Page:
13. Nonlinear and quantum optics with liquid crystals

    International Nuclear Information System (INIS)

    Lukishova, Svetlana G

    2014-01-01

    Thermotropic liquid crystals' usual application is display technology. This paper describes experiments on light interaction with pure and doped liquid crystals under for these materials unconventional incident light powers: (1) under high-power laser irradiation, and (2) at the single-photon level. In (1), I will outline several nonlinear optical effects under high-power, nanosecond laser irradiation which should be taken into account in the design of lasers with liquid crystal components and in fabrication of optical power limiters based on liquid crystals: (1.1) athermal helical pitch dilation and unwinding of cholesteric mirrors (both in free space and inside laser resonators); (1.2) some pitfalls in measurements of refractive nonlinearity using z-scan technique under two-photon or linear absorption of liquids; (1.3) the first observation of thermal lens effects in liquid crystals under several-nanosecond, low-pulse-repetition rate (2-10 Hz) laser irradiation in the presence of two-photon absorption; (1.4) feedback-free kaleidoscope of patterns (hexagons, stripes, etc.) in dye-doped liquid crystals. In (2), at the single-photon level, it will be shown that with a proper selection of liquid crystals and a single-emitter dopant spectral range, liquid crystal structures can be used to control emitted single photons (both polarization and count rate). The application of the latter research is absolutely secure quantum communication with polarization coding of information. In particular, in (2.1), definite handedness, circular polarized cholesteric microcavity resonance in quantum dot fluorescence is reported. In (2.2), definite linear polarization of single (antibunched) photons from single-dye-molecules in planar-aligned nematic host is discussed. In (2.3), some results on photon antibunching from NV-color center in nanodiamond in liquid crystal host and circularly polarized fluorescence of definite handedness from nanocrystals doped with trivalent ions of rare-earths dispersed in liquid crystal host are presented.

  14. Quantum optics of dispersive dielectric media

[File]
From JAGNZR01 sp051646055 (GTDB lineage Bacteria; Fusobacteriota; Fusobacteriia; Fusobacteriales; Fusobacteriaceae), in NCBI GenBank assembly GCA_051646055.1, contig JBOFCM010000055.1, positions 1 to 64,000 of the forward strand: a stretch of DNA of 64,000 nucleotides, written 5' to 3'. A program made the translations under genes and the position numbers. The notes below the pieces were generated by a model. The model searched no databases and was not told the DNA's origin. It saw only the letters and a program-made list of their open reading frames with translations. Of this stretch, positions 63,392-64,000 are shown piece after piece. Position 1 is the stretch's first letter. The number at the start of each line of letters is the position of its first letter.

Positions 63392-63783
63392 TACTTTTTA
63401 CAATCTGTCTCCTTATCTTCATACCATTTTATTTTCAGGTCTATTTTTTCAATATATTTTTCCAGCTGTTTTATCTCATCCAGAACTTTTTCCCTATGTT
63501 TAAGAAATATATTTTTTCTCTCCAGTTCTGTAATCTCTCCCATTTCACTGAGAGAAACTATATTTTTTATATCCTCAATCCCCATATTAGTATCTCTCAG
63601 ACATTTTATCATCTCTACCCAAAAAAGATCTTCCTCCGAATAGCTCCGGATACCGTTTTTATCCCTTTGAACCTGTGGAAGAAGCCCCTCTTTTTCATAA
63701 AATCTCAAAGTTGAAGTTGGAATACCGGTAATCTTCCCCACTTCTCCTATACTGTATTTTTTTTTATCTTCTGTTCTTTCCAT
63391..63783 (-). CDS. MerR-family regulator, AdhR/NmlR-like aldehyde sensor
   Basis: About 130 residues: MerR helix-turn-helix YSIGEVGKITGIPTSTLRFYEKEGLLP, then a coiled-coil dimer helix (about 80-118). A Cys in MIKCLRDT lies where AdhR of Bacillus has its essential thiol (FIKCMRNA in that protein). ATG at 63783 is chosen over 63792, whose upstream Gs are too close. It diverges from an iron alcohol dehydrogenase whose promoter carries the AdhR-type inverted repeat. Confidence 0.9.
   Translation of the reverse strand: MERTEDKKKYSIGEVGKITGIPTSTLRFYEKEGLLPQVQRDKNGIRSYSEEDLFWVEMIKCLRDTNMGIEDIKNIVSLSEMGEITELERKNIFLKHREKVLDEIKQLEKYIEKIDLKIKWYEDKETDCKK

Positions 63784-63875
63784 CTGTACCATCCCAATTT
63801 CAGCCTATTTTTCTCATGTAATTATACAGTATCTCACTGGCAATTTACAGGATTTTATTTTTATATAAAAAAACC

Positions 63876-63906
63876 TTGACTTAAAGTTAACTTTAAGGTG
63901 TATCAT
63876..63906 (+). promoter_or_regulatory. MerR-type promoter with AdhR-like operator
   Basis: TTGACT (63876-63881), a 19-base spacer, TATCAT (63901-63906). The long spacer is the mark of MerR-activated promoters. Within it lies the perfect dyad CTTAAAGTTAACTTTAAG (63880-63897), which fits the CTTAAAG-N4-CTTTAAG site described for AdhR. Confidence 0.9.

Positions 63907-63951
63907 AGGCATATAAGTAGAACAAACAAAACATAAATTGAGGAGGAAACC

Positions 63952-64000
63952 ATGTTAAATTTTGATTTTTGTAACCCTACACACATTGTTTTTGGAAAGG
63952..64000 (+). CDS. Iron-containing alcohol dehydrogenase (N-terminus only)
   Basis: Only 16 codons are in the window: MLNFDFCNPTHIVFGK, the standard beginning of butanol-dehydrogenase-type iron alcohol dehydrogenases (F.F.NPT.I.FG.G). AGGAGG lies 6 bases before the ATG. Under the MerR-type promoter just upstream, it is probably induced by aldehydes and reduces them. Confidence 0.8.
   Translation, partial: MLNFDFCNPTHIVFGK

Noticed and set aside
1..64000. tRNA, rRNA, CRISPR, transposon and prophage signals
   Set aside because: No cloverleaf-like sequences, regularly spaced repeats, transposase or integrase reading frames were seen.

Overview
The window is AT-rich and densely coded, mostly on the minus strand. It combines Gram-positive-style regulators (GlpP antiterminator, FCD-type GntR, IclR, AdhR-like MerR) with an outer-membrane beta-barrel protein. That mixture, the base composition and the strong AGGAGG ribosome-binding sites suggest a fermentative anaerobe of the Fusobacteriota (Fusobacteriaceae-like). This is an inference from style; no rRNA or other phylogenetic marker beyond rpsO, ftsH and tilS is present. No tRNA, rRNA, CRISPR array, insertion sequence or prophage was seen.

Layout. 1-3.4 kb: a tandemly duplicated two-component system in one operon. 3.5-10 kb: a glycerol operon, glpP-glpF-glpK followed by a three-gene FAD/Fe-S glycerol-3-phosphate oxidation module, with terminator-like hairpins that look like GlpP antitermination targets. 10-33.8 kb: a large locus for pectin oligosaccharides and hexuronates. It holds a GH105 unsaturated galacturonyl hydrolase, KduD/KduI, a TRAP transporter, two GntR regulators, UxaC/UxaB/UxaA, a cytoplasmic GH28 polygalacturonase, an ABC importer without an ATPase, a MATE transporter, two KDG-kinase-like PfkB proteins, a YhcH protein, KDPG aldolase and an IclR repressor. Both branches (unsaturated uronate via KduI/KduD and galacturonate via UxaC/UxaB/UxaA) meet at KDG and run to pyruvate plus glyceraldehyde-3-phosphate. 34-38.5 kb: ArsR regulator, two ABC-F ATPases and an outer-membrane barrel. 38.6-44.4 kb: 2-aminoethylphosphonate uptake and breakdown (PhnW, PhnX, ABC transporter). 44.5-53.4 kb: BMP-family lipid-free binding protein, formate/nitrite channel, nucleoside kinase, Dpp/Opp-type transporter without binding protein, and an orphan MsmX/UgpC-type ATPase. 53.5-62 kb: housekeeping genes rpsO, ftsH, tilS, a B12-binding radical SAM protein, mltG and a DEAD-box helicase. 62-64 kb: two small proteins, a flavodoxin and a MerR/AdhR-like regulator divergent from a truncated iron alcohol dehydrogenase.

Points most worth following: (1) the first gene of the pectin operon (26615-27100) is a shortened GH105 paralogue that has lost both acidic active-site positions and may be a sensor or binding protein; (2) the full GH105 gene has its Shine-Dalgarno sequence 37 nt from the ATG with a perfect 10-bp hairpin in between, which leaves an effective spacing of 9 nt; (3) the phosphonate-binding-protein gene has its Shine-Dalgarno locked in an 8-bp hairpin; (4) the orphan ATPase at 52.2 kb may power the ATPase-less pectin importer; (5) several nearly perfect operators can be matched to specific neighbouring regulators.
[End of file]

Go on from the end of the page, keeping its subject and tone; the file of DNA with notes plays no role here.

International Nuclear Information System (INIS)

    Lenac, Z.

    2003-01-01

    We quantize the electromagnetic field in a polar medium starting with the fundamental equations of motion. In our model the medium is described by a Lorenz-type dielectric function ε(r,ω) appropriate, e.g., for ionic crystals, metals, and inert dielectrics. There are no restrictions on the spatial behavior of the dielectric function, i.e., there can be many different polar media with arbitrary shapes. We assume no losses in our system so the dielectric function for the whole space is assumed as real. The quantization procedure is based on an expansion of the total field (transverse and longitudinal) in terms of the coupled (polariton) eigenmodes, and this approach incorporates all previous results derived for similar but restricted systems (e.g., without spatial or frequency dependence of coupled modes). Within the same model, we also quantize the Hamiltonian of a nonretarded electromagnetic field in polar media. Particular attention is paid to the derivation of the orthogonality and closure relations, which are used in a discussion of the fundamental (equal-time) commutation relations between the conjugate field operators

  15. Probing noncommutative theories with quantum optical experiments

    Directory of Open Access Journals (Sweden)

    Sanjib Dey

    2017-11-01

    Full Text Available One of the major difficulties of modern science underlies at the unification of general relativity and quantum mechanics. Different approaches towards such theory have been proposed. Noncommutative theories serve as the root of almost all such approaches. However, the identification of the appropriate passage to quantum gravity is suffering from the inadequacy of experimental techniques. It is beyond our ability to test the effects of quantum gravity thorough the available scattering experiments, as it is unattainable to probe such high energy scale at which the effects of quantum gravity appear. Here we propose an elegant alternative scheme to test such theories by detecting the deformations emerging from the noncommutative structures. Our protocol relies on the novelty of an opto-mechanical experimental setup where the information of the noncommutative oscillator is exchanged via the interaction with an optical pulse inside an optical cavity. We also demonstrate that our proposal is within the reach of current technology and, thus, it could uncover a feasible route towards the realization of quantum gravitational phenomena thorough a simple table-top experiment.

  16. Quantum optics with single quantum dot devices

    International Nuclear Information System (INIS)

    Zwiller, Valery; Aichele, Thomas; Benson, Oliver

    2004-01-01

    A single radiative transition in a single-quantum emitter results in the emission of a single photon. Single quantum dots are single-quantum emitters with all the requirements to generate single photons at visible and near-infrared wavelengths. It is also possible to generate more than single photons with single quantum dots. In this paper we show that single quantum dots can be used to generate non-classical states of light, from single photons to photon triplets. Advanced solid state structures can be fabricated with single quantum dots as their active region. We also show results obtained on devices based on single quantum dots